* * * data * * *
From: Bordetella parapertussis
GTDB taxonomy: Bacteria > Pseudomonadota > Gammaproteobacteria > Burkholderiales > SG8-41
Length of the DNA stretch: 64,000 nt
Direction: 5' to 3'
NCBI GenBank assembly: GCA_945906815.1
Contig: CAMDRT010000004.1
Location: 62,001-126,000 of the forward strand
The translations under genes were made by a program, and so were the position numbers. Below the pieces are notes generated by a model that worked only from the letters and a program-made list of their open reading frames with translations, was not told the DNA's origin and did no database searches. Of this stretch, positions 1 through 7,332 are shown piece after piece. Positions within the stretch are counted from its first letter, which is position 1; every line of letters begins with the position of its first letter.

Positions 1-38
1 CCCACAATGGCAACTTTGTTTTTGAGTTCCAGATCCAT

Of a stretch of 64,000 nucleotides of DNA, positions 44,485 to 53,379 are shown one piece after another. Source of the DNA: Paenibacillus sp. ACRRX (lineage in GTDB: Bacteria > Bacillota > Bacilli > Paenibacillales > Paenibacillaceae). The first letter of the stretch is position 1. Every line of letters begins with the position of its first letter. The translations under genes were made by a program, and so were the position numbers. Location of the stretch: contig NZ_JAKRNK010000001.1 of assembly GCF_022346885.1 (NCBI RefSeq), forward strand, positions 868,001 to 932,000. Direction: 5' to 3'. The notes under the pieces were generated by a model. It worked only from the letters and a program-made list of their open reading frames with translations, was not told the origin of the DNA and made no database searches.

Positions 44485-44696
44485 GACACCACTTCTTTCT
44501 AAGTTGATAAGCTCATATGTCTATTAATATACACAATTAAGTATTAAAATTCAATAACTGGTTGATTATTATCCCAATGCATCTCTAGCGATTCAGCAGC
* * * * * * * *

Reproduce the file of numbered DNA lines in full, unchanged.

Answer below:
From: Bordetella parapertussis
GTDB taxonomy: Bacteria > Pseudomonadota > Gammaproteobacteria > Burkholderiales > SG8-41
Length of the DNA stretch: 64,000 nt
Direction: 5' to 3'
NCBI GenBank assembly: GCA_945906815.1
Contig: CAMDRT010000004.1
Location: 62,001-126,000 of the forward strand
The translations under genes were made by a program, and so were the position numbers. Below the pieces are notes generated by a model that worked only from the letters and a program-made list of their open reading frames with translations, was not told the DNA's origin and did no database searches. Of this stretch, positions 1 through 7,332 are shown piece after piece. Positions within the stretch are counted from its first letter, which is position 1; every line of letters begins with the position of its first letter.

Positions 1-38
1 CCCACAATGGCAACTTTGTTTTTGAGTTCCAGATCCAT

Of a stretch of 64,000 nucleotides of DNA, positions 44,485 to 53,379 are shown one piece after another. Source of the DNA: Paenibacillus sp. ACRRX (lineage in GTDB: Bacteria > Bacillota > Bacilli > Paenibacillales > Paenibacillaceae). The first letter of the stretch is position 1. Every line of letters begins with the position of its first letter. The translations under genes were made by a program, and so were the position numbers. Location of the stretch: contig NZ_JAKRNK010000001.1 of assembly GCF_022346885.1 (NCBI RefSeq), forward strand, positions 868,001 to 932,000. Direction: 5' to 3'. The notes under the pieces were generated by a model. It worked only from the letters and a program-made list of their open reading frames with translations, was not told the origin of the DNA and made no database searches.

Positions 44485-44696
44485 GACACCACTTCTTTCT
44501 AAGTTGATAAGCTCATATGTCTATTAATATACACAATTAAGTATTAAAATTCAATAACTGGTTGATTATTATCCCAATGCATCTCTAGCGATTCAGCAGC